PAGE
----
# Looping in pymc3/theano

Hi All,

I am trying to implement a model that involves looping but am having a hard time implementing this in pymc3.

The basic (unrolled loop) model would look something like this:

``````popsize=600
sample_size=100
with pm.Model() as model:

p0 = pm.Beta("p0",1,1)

p1 = pm.Binomial("n1",popsize,p0)/popsize
p2 = pm.Binomial("n2",popsize,p1)/popsize

r0 = pm.Binomial("r0",sample_size,p0,observed=[10,14,12])
rT = pm.Binomial("rT",sample_size,p2,observed=[7,16,13])
``````

Now, the question is how to loop the `p1` , `p2`,… part so that I don’t have to explicitly write down all the binomial sampling steps (I obviously would like to have an arbitrary number of these)?

Thanks in advance for any help!

tiago

Doing something like this:

``````popsize=600
sample_size=100
with pm.Model() as model:

p0 = pm.Beta("p0",1,1,shape=1)

def evolve(prev_p):
return pm.Binomial.dist(popsize,prev_p).random()/popsize

sequences=[p0],
n_steps=2)

p2 = result[-1]

r0 = pm.Binomial("r0",sample_size,p0,observed=[10,14,12])
rT = pm.Binomial("rT",sample_size,p2,observed=[7,16,13])

``````

results in `ValueError: Cannot resolve inputs for ['p0[t]']`.
Variations of this also result in errors…

Hi Tiago,
Could you add some more context? I might be able to help if I had a tangible use case in mind.

Thanks @jbuddy_13.

The idea is to simulate a finite population evolving under genetic drift for several generations. You have a population of N individuals, of which initially n_0 have a certain gene (so, with frequency p_0 = n_0/N). Every new generation, a binomial sample of the previous generation is drawn, resulting in a new gene frequency p_{t} = n_{t}/N, where n_t \sim Bin(N,p_{t-1}).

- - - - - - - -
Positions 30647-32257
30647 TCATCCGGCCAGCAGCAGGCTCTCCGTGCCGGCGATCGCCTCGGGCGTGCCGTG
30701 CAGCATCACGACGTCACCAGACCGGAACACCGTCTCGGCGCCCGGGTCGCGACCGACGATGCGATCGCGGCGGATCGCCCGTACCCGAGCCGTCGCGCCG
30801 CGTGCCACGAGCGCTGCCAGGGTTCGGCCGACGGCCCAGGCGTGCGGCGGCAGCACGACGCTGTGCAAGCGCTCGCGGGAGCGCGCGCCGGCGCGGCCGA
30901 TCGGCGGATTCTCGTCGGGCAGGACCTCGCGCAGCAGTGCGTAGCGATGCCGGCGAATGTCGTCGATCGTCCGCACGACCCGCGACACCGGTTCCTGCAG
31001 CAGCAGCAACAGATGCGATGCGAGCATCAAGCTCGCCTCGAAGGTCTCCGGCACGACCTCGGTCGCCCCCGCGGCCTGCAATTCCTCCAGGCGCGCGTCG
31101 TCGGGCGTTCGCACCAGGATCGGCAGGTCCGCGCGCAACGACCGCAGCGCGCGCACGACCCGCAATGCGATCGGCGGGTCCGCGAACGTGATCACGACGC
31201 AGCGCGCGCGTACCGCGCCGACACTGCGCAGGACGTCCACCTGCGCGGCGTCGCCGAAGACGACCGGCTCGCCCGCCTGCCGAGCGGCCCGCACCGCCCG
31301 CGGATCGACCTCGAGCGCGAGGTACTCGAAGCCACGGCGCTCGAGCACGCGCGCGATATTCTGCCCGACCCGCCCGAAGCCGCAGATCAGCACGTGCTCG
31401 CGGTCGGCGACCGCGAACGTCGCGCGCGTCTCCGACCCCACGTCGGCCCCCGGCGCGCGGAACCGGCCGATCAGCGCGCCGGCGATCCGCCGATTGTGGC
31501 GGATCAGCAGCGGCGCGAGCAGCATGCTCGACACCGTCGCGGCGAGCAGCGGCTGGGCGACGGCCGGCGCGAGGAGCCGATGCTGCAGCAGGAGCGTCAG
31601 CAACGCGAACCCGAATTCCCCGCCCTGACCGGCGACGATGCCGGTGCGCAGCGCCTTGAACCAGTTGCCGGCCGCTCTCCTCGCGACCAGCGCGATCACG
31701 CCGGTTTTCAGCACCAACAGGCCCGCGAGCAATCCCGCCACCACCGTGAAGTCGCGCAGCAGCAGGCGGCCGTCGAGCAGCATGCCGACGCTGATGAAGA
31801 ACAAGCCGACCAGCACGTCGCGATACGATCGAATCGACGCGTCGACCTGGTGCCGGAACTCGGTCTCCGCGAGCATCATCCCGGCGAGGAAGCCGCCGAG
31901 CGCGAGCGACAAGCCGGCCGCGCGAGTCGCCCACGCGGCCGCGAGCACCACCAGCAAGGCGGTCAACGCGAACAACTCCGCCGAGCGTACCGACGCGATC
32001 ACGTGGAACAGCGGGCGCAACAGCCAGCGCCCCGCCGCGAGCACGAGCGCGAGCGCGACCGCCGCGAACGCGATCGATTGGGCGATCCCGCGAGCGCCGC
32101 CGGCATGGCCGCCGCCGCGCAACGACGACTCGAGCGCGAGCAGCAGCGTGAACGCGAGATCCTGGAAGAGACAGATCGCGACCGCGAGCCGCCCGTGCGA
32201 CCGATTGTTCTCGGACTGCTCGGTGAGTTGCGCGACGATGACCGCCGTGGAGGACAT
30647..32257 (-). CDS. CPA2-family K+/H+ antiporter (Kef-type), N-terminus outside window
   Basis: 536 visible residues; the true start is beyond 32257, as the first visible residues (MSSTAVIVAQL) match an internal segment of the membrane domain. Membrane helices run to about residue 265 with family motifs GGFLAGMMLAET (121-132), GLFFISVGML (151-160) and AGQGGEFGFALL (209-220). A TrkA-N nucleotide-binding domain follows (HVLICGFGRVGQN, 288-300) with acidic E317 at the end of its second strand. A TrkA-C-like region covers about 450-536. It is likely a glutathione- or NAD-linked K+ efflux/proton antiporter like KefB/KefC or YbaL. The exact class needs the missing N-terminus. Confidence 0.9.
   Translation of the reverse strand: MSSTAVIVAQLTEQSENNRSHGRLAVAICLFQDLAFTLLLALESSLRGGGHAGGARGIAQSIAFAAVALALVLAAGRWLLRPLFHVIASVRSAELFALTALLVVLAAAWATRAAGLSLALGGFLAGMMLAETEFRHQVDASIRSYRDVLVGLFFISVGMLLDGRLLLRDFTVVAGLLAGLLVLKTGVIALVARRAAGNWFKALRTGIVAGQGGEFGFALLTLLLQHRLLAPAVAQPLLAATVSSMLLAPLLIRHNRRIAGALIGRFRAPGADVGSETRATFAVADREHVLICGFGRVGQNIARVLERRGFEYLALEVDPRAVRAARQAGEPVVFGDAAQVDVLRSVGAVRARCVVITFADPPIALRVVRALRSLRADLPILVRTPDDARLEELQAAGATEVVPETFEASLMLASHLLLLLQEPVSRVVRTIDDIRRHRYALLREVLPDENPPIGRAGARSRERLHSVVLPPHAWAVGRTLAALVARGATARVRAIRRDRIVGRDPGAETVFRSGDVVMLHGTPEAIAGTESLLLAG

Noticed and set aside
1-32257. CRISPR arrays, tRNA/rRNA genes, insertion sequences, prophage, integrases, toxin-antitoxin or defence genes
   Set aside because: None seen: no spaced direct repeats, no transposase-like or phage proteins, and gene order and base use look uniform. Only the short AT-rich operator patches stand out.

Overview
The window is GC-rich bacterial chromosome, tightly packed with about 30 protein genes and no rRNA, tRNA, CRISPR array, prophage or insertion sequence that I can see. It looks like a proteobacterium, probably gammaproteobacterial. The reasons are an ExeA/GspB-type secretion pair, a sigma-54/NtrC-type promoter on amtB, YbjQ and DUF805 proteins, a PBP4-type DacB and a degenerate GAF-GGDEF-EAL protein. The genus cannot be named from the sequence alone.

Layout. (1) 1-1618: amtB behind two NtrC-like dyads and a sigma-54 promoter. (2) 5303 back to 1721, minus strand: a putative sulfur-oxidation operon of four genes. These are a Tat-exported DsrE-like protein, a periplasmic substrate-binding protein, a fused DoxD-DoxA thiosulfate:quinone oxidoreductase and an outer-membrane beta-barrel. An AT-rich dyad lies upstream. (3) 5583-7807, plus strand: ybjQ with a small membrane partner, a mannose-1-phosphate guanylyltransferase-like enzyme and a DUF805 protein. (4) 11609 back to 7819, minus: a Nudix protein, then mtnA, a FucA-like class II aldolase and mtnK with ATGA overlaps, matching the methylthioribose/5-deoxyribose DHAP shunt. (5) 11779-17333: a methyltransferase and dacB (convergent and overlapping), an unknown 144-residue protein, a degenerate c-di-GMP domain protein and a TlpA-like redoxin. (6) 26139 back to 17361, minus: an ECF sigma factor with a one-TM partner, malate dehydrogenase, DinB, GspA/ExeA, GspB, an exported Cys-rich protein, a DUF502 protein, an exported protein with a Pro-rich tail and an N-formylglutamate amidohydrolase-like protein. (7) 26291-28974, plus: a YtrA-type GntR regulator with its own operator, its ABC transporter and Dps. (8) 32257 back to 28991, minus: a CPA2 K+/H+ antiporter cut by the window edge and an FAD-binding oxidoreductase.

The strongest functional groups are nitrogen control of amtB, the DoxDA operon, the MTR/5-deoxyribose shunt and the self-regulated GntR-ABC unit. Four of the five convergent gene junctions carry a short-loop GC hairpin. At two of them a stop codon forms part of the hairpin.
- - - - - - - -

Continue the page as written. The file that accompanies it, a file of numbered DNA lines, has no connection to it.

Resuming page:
the model that I presented in the original post is a simplification to illustrate my difficulty. The actual idea is to use information from sub-samples of the initial and final population to estimate parameters of a slightly more complicated model that I have not included here (namely, selection, which would change the way we calculate p_{t+1}.

Does this help?

I figured out that the problem is this line:

``````def evolve(prev_p):
return pm.Binomial.dist(popsize,prev_p).random()/popsize
``````

In particular, theano does not like the use of pm.Binomial.dist()… A deterministic function works fine.

So the question is, How do i get random numbers inside a function that will be used by theano.scan() ?

I wouldn’t use scan for this, and generating random numbers is also not the right way.

I didn’t look too closely into what you want but I think this idea of generating a Gaussian random-walk might help:

``````pm.Normal('x', 0, sigma, shape=100).cumsum()
``````

So you can just generate a vector that would be each initialization, and then e.g. sum the up to get random walk.

thanks @twiecki. Although I am not sure this would solve it: What I would like is a series of binomial samples for which the `p` parameter of each draw depends on the previous draw. Because of this, I thought scan() would be right way of going about it.

How would you go about implementing this?

This is something that is not well supported in PyMC just yet. In the next major release it will be straightforward to use Scans to specify such kind of models.

Thanks @ricardoV94 . Looign forward to the new version. In any case, I ended up doing it without scan(), just creating a list of variables in a for loop. It’s probably much slower than the scan solution, as it ends up creating many variables that will be estimated, but it works.

I am leaving it here or reference, as it may help others:

``````ps =[ pm.Binomial("n0",popsize,p0_,shape=data.shape)/popsize ]

for n in range(1,24):
nextp = ps[n-1]
ps.append(pm.Binomial("n"+str(n),popsize,nextp,shape=data.shape)/popsize )
``````

Importantly, you need to specify the shape, when you use Binomials like this…

The issue with that approach is that you can only do a very limited number of steps due to theano recursion limit. You can try to do that loop for 500 steps and you’ll see it (I think the limit is way less than 500).

But if that’s enough for you that’s great!

for now it is enough, but I would certainly like to have an arbitrary number of steps.

Can you think of any other way with the current version of pymc3? Maybe using random streams?